You raise me up, so I can…sue my employer?

01-07-2019

Authors: Kevin Langford, Shane McCarthy and Niamh Fennelly.

Click here to view the briefing in PDF format.

In the UK case of Shelbourne v Cancer Research UK, an employee of Cancer Research UK sustained spinal injuries at a Christmas Party in the workplace after a colleague lifted her and accidentally dropped her on the dance floor.

The colleague in question, Mr Beilik, was a scientist employed by Cambridge University but working under the supervision of Cancer Research UK in one of its laboratory at the time. The employee alleged that the employer was liable for her injuries, either because:

  1. of its own negligence in organising and failing to provide adequate supervision for the event; or
  2. it was vicariously liable for the actions of the scientist.

The Court of First Instance rejected the employee’s claims and she appealed the decision to the High Court of England and Wales, which also dismissed her appeal. This case provides a useful analysis of the extent of the duty of care expected of employers in the context of social events and the limitations on employers’ vicarious liability for conduct at social events.

Negligence

The Court of First Instance
The Judge found that the employer owed the employee a duty of care and that such duty could, in certain circumstances, extend to the actions of a third party. The question arose as to whether the duty had been breached by the employer in this case and, if so, whether the breach caused the injury.

The employee argued that, given the availability of alcohol at the event, the employer should have conducted a risk assessment to encompass all eventualities stemming from the possible inappropriate behaviour of attendees and the organising staff should have received specialist training to identify and deal with trouble. She also claimed that each attendee should have signed a mandatory declaration that they would behave appropriately.

The Judge was satisfied that the employer had taken reasonable steps in the planning and operation of the party and ruled that there was no breach of the duty.

On appeal to the High Court
On appeal, the High Court of England and Wales upheld the decision of the Court of First Instance, noting that each case is fact-specific and that context is all-important. In that regard, the following facts were of particular relevance:

  1. The party was organised by a group of volunteer employees. The employer did not pay for the party and attendance was not mandatory nor expected.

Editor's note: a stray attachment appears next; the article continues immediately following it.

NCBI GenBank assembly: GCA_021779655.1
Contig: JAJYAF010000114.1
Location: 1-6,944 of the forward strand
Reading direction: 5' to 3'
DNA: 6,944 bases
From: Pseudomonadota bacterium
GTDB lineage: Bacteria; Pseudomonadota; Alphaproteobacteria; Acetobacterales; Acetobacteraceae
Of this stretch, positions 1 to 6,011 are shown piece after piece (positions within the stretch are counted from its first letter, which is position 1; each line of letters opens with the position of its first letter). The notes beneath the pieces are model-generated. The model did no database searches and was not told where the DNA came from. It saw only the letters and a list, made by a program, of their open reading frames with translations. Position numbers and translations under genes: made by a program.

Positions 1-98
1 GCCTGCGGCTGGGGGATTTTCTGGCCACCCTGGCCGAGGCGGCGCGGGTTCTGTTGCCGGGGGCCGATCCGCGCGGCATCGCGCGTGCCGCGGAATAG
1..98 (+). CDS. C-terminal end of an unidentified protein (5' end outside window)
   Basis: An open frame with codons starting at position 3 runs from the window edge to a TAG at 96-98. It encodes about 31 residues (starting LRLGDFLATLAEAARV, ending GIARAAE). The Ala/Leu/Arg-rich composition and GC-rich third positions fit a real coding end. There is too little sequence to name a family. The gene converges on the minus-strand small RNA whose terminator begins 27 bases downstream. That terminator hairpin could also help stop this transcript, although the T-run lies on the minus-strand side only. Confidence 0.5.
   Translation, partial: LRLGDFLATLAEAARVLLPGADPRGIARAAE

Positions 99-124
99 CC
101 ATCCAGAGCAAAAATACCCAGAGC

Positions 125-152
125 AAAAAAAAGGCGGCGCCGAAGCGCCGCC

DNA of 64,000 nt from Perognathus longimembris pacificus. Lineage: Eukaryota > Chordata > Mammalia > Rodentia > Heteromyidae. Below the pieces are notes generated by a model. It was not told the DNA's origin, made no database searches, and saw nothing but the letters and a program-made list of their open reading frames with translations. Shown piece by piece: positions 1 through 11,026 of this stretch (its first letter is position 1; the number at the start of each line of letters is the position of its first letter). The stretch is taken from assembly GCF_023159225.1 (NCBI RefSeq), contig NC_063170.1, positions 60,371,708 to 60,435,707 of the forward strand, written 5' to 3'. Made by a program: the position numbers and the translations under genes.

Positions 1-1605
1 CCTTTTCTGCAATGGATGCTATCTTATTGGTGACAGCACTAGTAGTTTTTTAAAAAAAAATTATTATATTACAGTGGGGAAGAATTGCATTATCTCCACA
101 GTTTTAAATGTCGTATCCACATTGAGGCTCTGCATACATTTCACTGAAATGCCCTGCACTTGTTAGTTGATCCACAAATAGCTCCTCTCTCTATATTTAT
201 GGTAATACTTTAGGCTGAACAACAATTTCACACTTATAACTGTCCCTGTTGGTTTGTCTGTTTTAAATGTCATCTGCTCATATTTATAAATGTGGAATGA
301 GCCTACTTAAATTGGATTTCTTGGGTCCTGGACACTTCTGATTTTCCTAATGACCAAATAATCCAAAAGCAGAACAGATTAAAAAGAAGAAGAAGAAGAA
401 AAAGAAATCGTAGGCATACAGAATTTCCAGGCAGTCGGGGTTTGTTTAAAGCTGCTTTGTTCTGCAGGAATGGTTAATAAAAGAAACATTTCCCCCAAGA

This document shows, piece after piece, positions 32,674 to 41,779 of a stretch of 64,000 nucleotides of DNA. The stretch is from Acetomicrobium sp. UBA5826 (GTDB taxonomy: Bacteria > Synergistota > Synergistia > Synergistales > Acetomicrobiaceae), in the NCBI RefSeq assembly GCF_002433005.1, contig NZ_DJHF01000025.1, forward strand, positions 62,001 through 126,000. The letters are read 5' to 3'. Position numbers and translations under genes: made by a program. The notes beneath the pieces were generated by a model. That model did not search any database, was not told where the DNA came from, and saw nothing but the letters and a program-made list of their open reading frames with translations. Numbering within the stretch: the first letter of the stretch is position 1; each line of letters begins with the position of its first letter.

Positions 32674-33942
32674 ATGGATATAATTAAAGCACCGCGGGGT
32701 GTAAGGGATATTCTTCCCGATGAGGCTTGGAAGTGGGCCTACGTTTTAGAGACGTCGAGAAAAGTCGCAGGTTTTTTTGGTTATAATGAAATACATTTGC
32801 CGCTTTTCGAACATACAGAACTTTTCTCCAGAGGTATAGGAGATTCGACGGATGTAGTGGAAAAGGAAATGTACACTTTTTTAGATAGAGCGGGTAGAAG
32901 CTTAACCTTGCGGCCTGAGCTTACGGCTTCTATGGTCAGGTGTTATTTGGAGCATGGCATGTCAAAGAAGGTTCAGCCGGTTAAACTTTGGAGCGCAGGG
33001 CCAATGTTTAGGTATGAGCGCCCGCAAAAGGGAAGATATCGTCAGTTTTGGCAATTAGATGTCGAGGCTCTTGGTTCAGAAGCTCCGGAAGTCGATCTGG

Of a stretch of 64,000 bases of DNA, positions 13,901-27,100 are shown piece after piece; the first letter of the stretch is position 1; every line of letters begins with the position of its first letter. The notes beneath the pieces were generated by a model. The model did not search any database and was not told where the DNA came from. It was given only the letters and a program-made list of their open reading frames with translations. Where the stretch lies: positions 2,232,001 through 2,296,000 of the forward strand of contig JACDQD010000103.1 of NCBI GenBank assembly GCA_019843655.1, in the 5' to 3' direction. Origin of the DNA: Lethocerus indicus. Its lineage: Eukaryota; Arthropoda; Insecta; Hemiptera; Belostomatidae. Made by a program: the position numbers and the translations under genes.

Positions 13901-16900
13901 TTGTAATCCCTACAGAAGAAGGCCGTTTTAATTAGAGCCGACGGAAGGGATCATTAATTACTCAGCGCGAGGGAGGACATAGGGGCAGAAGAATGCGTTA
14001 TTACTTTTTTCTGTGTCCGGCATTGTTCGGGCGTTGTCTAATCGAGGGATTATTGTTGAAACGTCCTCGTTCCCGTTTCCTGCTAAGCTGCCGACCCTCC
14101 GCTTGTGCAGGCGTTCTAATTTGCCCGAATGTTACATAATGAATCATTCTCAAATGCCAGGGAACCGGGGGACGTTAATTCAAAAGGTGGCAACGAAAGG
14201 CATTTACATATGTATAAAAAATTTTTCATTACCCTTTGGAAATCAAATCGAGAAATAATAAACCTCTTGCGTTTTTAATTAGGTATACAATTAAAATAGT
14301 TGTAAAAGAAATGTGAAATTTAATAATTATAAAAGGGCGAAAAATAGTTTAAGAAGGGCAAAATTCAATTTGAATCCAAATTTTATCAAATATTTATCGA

2. Alcohol was available at the event.
  3. No issues had arisen from the consumption of alcohol at similar events held over the previous 5 or more years.
  4. One of the organisers of the event conducted a risk assessment in advance of the party and identified a risk that partygoers might return to the laboratories after the consumption of alcohol. Guests were required to sign a disclaimer that they would refrain from entering the laboratories after consuming alcohol.
  5. The organisers hired security guards to monitor the event and, in particular, to prevent attendees from entering the laboratories.
  6. Evidence was given that Mr Beilik was “drunk but not very drunk” and had been allowed to bring his own alcohol (vodka) to the event. He had lifted up three other women in a similar way earlier in the evening, including an organiser of the party. However, nobody had made a complaint.
  7. Following the incident, the employer conducted an investigation which led to recommendations, including the sending of an email to attendees in advance of such events encouraging good behavior and the amendment of the declaration form to include that guests will act responsibly.

The Judge advocated a common-sense approach, noting that the steps proposed by the employee were unreasonable:
… the archetypal reasonable person of the early 21st century would not regard this as a socially appropriate set of requirements to impose upon the organisers of any Christmas party or other similar social gathering, regardless of the circumstances.

Vicarious Liability

Courts generally take a broad approach to determining whether the relationship between the employer and wrongdoer is such that the employer can be made vicariously liable. In determining whether an employer is vicariously liable for the actions of an employee, Courts must consider: